Microsoft buys Activision Blizzard. Take-Two Interactive buys Zynga. Sony buys Bungie. Embracer Group buys, well, everything. Amid a wave of mass game industry consolidation, it’s no surprise that shareholders told Ubisoft executives today during the publisher’s third-quarter earnings call about the benefits. themselves in making major acquisitions of their own or being acquired. But Ubisoft’s leadership, at least publicly, maintains an atmosphere of disinterest for now.
It was clear that the publisher knew the issue would be on the minds of shareholders, as it had tried to prep the discussion in its own earnings with a one-page manifesto praising the good news. advantages of organic growth. You You can read the whole thing here on page 3, but in a nutshell, Ubisoft wants shareholders to see it succeed where growth slows over time, as opposed to a company that spends a lot of money acquiring other companies. As proof, it turns out what it’s built for years does exactly that: its IP library like Assassin’s CreedFar Cry games, Tom Clancy etc along with various exclusive technologies and, quite ironicCompany culture and organizational structure.
Remarkably, much of this was accomplished without Ubisoft acquiring other giant companies, though it certainly did, if on a much smaller scale than its investors. are requesting. In recent years, Ubisoft has selected mobile publisher Green Panda Games, developer Brawlhalla Blue Mammoth, anti-cheat developer GameBlocks, mobile developer Kolibri Games, server company i3D.net, and more and more.
But that’s not really what’s being talked about here. As the publisher pointed out, Ubisoft has become very valuable and very successful on its own steam, a notable success after the long battle between Ubisoft and Vivendi not long ago. The discussion of its organic growth could be interpreted as the publisher not wanting to do much with its own mass acquisition any time soon, so we are not likely to see Ubisoft try to buy Take-Two or something tomorrow.
But of course, all of these discussions about how successful and valuable Ubisoft is was raising questions of a different kind to the investors on the call. As was pointed out about 12 minutes ago, if Ubisoft’s assets are valued that much right now, isn’t it a good time to sell the company to someone else?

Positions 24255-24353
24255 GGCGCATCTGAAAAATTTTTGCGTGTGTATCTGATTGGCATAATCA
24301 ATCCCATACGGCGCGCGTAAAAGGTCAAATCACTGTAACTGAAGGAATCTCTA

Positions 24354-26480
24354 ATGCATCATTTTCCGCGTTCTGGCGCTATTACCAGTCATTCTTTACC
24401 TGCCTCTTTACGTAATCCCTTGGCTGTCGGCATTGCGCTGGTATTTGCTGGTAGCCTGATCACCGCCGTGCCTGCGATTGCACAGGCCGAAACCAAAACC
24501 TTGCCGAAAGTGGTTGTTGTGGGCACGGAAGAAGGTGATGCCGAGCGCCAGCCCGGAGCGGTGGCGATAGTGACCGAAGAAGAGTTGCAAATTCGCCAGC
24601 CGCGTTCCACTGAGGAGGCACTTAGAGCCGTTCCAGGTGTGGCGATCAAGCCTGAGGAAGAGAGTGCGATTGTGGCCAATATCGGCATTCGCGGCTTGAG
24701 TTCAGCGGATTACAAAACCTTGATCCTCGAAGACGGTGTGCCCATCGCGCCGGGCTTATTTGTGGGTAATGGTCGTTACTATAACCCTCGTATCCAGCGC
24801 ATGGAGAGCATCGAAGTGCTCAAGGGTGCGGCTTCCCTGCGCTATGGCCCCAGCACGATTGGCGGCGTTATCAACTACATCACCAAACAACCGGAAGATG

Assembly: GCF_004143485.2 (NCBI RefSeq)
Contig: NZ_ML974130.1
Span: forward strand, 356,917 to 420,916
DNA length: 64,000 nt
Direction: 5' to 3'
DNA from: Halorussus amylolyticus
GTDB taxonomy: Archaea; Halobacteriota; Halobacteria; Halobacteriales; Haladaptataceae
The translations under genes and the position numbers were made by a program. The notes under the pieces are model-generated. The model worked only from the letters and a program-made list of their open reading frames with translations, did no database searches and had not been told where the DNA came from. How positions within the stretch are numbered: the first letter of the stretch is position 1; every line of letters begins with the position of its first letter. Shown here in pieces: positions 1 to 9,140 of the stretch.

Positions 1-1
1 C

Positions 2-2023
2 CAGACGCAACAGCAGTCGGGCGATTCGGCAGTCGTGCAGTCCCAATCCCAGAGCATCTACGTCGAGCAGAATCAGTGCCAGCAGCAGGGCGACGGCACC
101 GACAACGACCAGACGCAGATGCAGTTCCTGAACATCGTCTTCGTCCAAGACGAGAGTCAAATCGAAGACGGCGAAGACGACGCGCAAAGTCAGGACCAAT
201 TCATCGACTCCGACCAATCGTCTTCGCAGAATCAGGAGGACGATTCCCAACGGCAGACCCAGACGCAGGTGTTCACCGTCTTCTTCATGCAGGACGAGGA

CEO Yves Guillemot responded with a somewhat cautious independent statement:
“Ubisoft can stay independent… Our IP is sought after by the biggest players in the world in entertainment and technology,” he said. “Having said that, if there is an offer to buy us, the board of directors will of course consider it for the benefit of all parties involved.”
There are two things to note here. The first is that this is a pretty standard statement for any executive when asked this question. Acquisition discussions, especially for companies like this, are constant and more often than not, they go nowhere. But we never heard about them until the deal was actually passed due to some banning laws to keep financial speculation from running rampant, among other reasons. At that time, almost every company executive, when asked if their company could be acquired at some point, had to answer “Maybe, maybe not” to avoid both make definitive statements but also outright lies.
But it’s worth noting that this is a softer response than Guillemot could have offered, especially given Ubisoft’s history with Vivendi and against acquisitions. Given how hard it was for Ubisoft to fend off a potential takeover just 4 years ago, even a slight crack in the acquisition door from the company’s CEO deserves credit.
Every game Ubisoft is developing